The name Susheelarani Patel may not evoke many memories, including with those who consider anything other than classical music an absolute din. So when Patel, a classical singer and winner of the Sangeet Natak Academy and Dada Sahab Phalke awards passed away last week in Girnar, her plush Bandra bungalow in Mumbai, not many took notice. Despite government recognition, no death notices and eulogies surfaced and the social network remained silent. Even the bloggers didn’t seem to show any buzz of concern this time. If she existed, in flesh and blood, and was worthy of the honours she received, one wonders why she didn’t feature among the popular classical musicians of the country or why her passing went unnoticed.
When we decide to scratch through the thicket of ambiguity, a YouTube video, only comprising an audio file, comes to the rescue. It has Susheelarani crooning Lagat nazar tori chhalaiya along with singer Mukesh, in her husband and film critic Baburao Patel’s film, Gwalan. It’s a nasal voice, like many others of the time, but is still full-throated, with every murki and every khatka — even in this simple folk ditty — speaking volumes of her classical training. The voice flows and complex note patterns are delivered with precision. What’s interesting is the way her voice twirls and finds itself criss-crossing paths with the rhythm.
Some sleuthing digs up something more. Legendary musician Moghubai Kurdikar taught two significant artistes, among others, in her lifetime. Her daughter and the doyen of Jaipur-Atrauli gharana, Kishori Amonkar was one, while Susheelarani Patil was the other. While Amonkar went on to become one of the most iconic classical female vocalists of our times, Patel, who trained for 20 years with Kurdikar, was lost in oblivion. Draupadi and Gwalan were the only two films she sang for, apart from a few classical concerts.
“I think she learnt from one of the finest musicians. Moghubai ji was iconic in every sense of the word. But the guru also had a daughter to concentrate upon,” says Radhika Nayak, Susheelarani’s student and in-charge of her trust, somewhat hinting upon the lineage system in Hindustani classical set-up, the one where giving best of those abstract aesthetics to the artiste’s own child and not other students has been a known fact for years. There was another reason too.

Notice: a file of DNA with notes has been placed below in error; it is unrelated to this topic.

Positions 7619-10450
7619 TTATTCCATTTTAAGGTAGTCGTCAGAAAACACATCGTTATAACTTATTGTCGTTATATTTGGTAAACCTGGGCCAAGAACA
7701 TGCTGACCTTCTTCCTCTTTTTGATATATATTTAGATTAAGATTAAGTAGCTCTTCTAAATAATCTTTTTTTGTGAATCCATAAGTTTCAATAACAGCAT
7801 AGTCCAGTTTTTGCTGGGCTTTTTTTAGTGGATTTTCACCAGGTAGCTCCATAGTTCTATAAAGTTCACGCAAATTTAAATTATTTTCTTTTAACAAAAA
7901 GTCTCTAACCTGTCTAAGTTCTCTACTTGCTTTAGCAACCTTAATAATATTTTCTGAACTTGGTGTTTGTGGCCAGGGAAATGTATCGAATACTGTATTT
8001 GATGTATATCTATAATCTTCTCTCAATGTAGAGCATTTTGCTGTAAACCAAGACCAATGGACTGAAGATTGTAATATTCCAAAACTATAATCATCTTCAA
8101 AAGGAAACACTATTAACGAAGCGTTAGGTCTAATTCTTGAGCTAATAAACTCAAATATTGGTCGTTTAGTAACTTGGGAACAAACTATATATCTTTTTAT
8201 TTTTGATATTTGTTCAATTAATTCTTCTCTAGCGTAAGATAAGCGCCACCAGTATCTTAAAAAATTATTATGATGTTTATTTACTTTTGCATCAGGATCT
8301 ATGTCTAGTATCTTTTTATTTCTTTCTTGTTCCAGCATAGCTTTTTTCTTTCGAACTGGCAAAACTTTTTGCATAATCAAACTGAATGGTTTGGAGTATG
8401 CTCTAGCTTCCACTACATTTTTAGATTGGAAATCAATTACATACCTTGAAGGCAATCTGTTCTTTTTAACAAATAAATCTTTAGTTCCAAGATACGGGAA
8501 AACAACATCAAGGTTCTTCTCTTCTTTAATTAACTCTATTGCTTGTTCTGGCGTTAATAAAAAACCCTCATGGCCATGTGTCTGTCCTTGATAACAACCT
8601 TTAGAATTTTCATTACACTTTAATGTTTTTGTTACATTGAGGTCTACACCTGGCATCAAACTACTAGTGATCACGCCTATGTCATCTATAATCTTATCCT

Her husband, the editor of Filmindia — one of the more scathing film magazines — was extremely possessive of her. “She mostly lived in his shadow. In fact, I think he was a little too envious of her. She was so beautiful that if she continued in acting, playback singing or performed regularly in the classical circuit, things would have been different today,” says Ravi Rao, Susheelarani’s Hyderabad-based nephew.
It was only in 1982, after Patel died, that Susheelarani began a proper career. She was 62. “At that age, even the best artistes begin to falter. But Susheela aunty was so full of life. I still remember the concerts we used to have on the ground floor hall of Girnar,” says Naik, adding that unlike most traditional gurus, who can be reluctant givers in terms of knowledge, Susheelarani had so much to offer. “So much so that it was a breakneck speed and I had to keep up with it. But there was no race. We were not pushed to sing in a higher pitch if we could not. Her idea was to sing comfortably and not strain the voice. She was the one who insisted that I learn purab ang thumris from another guru. Subsequently, I also started learning Hindustani classical music from another guru, and she supported. She never ever stunted my growth, which was her biggest quality as a guru,” she says.
And Susheelarani never held back. She gave Nayak and the students those rare compositions — the bandishes and bhajans of Jaipur-Atrauli gharana, some of which have been closely guarded by its custodians. “She always believed that music is to be taught, performed and enjoyed; it is not to be hoarded,” says Nayak. Patel passed away at home, not far from one of her favourite photographs — that of the-then Prime Minister Jawaharlal Nehru trying to adjust her pallu. “It’s a weirdly sweet moment captured and put up at Girnar,” says Rao.
The story appeared in print with the headline For the Record
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